Tuesday 3 December 2013

Alnwick Mechanics Institute

This is the Mechanics Institute in Alnwick, in Northumberland, a building that is what in other places might be called a community hall. It has several rooms that can be booked for meetings of clubs and societies, dance classes, etc.  Many hours of my life have been spent in this building, one way and another. Then for a while one of the rooms was used as the office of the local registrar, to whom one is obliged to report all births and deaths. This meant that when my father died I had the strange experience of having to register his death in a room a few steps away from the larger room where he attended the meetings of the Alnwick Camera Club, every Wednesday night at 7.30 pm, for years and  years.

Because this building was so much a part of my everyday experience, taken completely for granted, I was well into adulthood before it occurred to me that the design of the doorway is a bit odd.  In fact it looks like an Egyptian tomb. You can see on the picture of the upper part of the building that the theme is continued all the way up in the 'pylons' feature.

I thought about this again when I finally got round to reading the book Black Athena by Martin Bernal, which traces the history of scholarly attitudes to ancient Egypt. By the high Victorian period the racist belief that Africans could not possibly have contributed anything to the culture of classical Greece or of the rest of Europe had become dominant, but in earlier times there was a positive craze for and veneration of all things Egyptian. Bearing in mind that Alnwick has always been some way behind the trends in the metropolis, I reckon the Mechanics Institute must have been built when this craze was in full swing. Bernal also explains that the Masonic movement has stayed loyal to the veneration of ancient Egypt through all the shifts in intellectual fashion and still uses a plethora of symbolism derived from it. I wonder if there was any Masonic involvement in the building of the Mechanics. If anybody knows, do please leave a comment.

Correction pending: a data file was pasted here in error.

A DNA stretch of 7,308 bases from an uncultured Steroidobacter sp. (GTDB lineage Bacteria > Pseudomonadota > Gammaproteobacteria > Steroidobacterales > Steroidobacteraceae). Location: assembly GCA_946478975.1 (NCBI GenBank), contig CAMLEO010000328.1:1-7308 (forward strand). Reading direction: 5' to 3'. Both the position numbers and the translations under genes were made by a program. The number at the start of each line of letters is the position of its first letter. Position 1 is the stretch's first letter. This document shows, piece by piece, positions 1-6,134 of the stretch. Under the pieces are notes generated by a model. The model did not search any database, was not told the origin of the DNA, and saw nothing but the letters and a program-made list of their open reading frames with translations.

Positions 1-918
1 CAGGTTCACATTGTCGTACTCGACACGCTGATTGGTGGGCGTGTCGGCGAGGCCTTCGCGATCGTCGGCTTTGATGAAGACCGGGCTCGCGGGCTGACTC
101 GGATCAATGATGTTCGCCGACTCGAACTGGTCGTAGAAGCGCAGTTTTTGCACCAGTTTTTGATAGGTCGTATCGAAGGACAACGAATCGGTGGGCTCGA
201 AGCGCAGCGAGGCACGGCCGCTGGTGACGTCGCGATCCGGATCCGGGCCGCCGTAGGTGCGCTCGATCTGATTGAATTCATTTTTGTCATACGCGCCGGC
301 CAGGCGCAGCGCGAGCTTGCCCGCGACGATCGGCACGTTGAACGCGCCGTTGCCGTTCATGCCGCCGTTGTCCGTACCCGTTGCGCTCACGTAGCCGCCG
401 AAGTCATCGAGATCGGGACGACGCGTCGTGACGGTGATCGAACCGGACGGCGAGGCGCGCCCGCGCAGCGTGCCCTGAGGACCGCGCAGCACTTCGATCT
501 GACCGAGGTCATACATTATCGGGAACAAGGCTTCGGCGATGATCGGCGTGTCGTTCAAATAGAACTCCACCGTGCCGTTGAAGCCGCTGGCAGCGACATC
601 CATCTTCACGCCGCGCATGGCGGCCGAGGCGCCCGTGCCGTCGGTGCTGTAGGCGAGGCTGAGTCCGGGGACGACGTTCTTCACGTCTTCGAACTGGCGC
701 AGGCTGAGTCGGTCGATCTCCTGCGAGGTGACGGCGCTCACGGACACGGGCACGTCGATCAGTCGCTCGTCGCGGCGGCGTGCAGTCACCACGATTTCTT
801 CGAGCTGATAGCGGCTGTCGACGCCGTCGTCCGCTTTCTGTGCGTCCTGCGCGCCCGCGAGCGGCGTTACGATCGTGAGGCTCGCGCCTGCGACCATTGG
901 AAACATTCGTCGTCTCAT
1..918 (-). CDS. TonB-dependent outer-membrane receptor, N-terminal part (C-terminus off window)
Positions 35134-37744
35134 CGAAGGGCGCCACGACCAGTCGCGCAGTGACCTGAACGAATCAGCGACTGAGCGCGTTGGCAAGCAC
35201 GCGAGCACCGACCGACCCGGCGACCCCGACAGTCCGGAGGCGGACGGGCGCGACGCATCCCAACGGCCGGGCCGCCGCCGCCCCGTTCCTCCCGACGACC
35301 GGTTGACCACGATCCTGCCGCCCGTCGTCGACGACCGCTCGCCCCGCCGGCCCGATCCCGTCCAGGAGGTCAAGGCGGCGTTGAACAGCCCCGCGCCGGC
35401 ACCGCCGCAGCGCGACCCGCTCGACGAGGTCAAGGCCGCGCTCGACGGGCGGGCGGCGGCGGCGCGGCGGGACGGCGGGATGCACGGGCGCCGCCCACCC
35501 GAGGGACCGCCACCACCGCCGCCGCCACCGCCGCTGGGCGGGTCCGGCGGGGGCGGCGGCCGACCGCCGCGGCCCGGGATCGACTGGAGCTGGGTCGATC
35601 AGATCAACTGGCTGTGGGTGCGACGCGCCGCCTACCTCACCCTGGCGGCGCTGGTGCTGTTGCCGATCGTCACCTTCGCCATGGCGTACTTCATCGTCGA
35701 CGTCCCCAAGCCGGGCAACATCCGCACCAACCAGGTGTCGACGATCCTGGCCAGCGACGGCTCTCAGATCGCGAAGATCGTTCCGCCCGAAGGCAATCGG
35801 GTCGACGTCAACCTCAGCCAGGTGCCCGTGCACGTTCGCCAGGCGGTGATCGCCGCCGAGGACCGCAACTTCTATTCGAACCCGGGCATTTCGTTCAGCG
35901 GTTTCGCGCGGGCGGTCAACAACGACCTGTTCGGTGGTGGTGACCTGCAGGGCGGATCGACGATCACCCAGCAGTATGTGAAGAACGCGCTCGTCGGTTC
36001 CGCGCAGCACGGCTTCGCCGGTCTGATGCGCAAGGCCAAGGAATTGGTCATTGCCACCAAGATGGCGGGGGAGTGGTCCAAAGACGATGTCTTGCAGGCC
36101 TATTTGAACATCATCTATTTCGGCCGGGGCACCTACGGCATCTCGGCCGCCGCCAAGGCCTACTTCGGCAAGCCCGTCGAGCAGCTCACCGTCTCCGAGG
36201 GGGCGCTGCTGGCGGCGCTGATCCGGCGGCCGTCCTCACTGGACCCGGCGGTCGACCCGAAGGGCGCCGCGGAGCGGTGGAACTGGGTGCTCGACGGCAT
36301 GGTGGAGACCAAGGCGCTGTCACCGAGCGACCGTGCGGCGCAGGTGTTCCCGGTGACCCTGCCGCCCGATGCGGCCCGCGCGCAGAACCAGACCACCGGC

The other interesting thing about the Mechanics Institute is of course the reason for its existence, the fact that it was erected out of the purposeful idealism that aimed at 'diffusing knowledge among artisans'. This was a widespread movement in the 19th century.  Birkbeck College in the University of London, of which I am a proud alumna, started out as the London Mechanics Institute.

In the second half of the 20th century we were finally blessed with universal provision of free public libraries and the need for private libraries and newspaper reading rooms disappeared. Or has it?

My views on this have recently diverged from popular orthodoxy. Many British public libraries are no longer doing what they were originally supposed to.  They are full of mass market fiction, DVDs of Hollywood films and CDs of popular bands. Serious non-fiction is squashed into a small corner. Encyclopedias have entirely disappeared. In one way this is, of course, fair enough, since the internet is now a much more efficient way of distributing knowledge to the masses. But that means that the priority now has to be ensuring equal access to the web, and public libraries are not even managing to do that. The computer system of Northumberland public libraries is disgracefully inadequate. It is very slow and the versions of all the software are several release numbers out of date. It refuses to show any adverts at all, even ones that might be useful, or any user-generated photos, just in case they're 'inappropriate'. It has a very crude content filter which regularly blocks book reviews and history blogs because they have used a trigger word. And sometimes the whole system just falls over and dies for no apparent reason.

I would no longer take to the streets to protest the closure of public libraries. Frankly I wouldn't miss them. I am a loyal supporter of the Literary and Philosophical Society of Newcastle upon Tyne, a triumphant survivor of the age of private library provision. I feel that a second age of the necessity for it is dawning. And I would love to see the return of a (suitably re-named) Mechanics Institute, diffusing serious knowledge to the workers.

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